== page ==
The Contraceptive Pill – One of the Most Influential Inventions of the 20th Century

Different kinds of birth control pills
Image: Ceridwen

On August 18, 1960, the first contraceptive pill Enovid went on public sale in the U.S. But the contraceptive pill was not available to married women in all states of the U.S. until 1972. Especially the Roman Catholic Church holds a strong position against the contraceptive pill, because according to her teachings artificial contraception distorts the nature and purpose of sex. According to the Economist, the contraceptive pill was one of the inventions that decisively shaped the 20th century.

Even though the first contraceptive pill entered the U.S. market in the 1960’s, it was researched on many years before. In 1921, Ludwig Haberlandt, an Austrian scientist developed first concepts for hormonal oral contraception, which he published in the same year. Unfortunately, he was not able to fulfill his masterpiece due to his early death in 1932. Still, he is known as the father of hormonal contraception. A few years later, in 1951 to be exact, scientists continued his work intensively until the release of Envoid in 1960. In the following years, the producers of similar pills also managed approvals in Germany and Australia. In East Germany, the pill was even distributed for free to all women in need of it.

However, the success of the new pill collided with the moral believes wherefore it was originally sold as a medicament fighting menstrual cramps. Still, the Catholic church tried to prevent the distribution of the pill just like any other contraceptive even though the organisation loosened its ‘regulations’ in the past years.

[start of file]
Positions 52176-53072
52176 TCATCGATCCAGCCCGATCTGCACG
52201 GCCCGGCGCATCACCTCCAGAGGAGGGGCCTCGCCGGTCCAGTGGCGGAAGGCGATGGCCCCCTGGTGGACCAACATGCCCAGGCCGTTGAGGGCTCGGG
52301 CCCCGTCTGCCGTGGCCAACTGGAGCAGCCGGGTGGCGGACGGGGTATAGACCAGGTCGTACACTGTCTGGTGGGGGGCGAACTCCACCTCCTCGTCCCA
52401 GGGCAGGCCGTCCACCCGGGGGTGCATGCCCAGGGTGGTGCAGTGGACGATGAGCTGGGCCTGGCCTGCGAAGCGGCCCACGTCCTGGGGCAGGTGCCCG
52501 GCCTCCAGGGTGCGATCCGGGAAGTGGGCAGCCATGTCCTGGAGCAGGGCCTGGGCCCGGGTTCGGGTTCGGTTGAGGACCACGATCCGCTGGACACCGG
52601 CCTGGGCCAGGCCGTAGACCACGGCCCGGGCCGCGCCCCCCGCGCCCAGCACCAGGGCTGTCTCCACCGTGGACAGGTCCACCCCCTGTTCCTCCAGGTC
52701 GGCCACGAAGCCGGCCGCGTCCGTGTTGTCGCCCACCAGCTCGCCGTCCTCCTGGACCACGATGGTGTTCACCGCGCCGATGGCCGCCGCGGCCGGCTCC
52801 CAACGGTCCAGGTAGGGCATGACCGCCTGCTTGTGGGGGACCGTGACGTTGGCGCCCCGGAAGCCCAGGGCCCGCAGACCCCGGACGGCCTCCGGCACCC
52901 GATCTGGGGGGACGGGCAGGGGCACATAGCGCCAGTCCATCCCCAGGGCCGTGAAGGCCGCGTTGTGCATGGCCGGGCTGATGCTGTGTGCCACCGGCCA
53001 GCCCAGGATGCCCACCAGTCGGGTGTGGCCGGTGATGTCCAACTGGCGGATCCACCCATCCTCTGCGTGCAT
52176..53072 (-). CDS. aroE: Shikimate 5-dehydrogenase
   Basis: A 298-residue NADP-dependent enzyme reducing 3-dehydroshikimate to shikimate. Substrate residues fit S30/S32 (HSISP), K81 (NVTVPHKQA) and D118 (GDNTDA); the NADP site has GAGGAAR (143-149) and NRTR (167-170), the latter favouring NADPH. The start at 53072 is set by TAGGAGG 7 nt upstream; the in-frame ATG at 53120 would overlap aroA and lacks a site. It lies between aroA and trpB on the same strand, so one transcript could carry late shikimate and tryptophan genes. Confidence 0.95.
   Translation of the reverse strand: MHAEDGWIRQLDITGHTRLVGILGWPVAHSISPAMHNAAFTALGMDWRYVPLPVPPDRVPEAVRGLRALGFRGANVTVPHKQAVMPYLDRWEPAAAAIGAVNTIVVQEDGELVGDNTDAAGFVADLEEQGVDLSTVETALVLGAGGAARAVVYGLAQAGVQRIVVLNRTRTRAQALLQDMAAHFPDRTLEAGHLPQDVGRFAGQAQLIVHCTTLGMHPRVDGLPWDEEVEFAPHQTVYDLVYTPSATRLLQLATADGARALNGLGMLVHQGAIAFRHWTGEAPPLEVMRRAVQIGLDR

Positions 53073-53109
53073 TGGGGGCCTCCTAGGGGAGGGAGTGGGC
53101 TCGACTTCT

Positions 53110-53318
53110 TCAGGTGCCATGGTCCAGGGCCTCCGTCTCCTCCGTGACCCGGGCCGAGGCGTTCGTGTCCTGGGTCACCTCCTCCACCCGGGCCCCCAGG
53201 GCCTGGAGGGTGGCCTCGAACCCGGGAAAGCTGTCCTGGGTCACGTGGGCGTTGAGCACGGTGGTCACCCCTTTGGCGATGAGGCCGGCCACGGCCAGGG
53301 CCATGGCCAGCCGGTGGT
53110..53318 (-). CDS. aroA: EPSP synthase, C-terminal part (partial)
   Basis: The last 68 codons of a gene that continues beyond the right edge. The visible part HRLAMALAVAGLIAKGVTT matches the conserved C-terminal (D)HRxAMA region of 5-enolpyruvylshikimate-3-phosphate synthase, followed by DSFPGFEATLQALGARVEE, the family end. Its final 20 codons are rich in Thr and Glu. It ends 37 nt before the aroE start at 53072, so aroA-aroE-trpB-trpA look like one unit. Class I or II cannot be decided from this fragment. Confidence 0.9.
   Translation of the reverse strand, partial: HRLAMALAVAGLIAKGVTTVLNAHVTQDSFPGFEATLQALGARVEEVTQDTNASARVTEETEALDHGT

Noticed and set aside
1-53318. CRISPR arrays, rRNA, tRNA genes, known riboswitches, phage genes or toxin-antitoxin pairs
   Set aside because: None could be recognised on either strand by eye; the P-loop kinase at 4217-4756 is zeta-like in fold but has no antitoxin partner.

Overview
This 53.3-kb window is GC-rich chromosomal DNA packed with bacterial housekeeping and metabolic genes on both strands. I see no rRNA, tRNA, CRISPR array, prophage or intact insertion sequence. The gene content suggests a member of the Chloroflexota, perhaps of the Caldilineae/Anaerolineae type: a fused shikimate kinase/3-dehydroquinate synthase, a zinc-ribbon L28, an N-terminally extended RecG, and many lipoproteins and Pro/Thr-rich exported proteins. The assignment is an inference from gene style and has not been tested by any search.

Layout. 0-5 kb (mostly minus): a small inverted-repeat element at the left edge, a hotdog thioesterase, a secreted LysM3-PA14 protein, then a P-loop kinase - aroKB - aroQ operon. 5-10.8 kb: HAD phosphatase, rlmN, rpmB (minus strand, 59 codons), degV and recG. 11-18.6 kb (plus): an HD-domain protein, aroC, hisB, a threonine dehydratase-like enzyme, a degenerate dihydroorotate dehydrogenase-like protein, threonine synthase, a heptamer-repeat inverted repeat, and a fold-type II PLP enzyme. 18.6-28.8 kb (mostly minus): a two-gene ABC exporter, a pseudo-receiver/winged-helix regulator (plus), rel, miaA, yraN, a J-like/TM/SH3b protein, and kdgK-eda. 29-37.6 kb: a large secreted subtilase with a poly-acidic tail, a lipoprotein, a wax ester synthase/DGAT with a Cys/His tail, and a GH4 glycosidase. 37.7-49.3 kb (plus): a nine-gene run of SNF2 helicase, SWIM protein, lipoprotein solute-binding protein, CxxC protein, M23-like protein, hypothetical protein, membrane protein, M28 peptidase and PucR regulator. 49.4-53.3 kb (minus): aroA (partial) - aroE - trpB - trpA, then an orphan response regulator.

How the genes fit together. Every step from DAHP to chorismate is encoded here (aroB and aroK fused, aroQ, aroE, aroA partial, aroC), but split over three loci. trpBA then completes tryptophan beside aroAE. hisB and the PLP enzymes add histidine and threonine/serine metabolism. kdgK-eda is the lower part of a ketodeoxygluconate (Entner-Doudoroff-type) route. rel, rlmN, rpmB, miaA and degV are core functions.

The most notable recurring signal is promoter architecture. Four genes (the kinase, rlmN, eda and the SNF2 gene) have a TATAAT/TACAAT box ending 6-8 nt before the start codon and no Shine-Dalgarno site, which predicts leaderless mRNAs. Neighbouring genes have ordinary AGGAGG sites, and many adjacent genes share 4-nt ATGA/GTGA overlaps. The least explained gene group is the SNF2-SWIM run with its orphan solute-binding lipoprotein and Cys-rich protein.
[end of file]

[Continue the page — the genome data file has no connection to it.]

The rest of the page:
In society, the pill opened up new possibilities for women and enabled them to make own decisions on their bodies and their lives. Especially, when it was also made available to unmarried women in the 1970’s, about 75% of the 18 and 19 year olds used this method. The contraceptive pill meant more than just the ability to have or not to have a child to young women in the 1960’s. Birth control meant the freedom to be an equal member of society (at least it was a start) and it meant freedom to work and educate themselves before deciding to begin a family life, or not.

At yovisto, you may enjoy a video lecture by Robert Wyman on the also controversial topic Global Demography of Abortion as part of the series ‘Global Problems of Population Growth’ at Yale University.

References and Further Reading:

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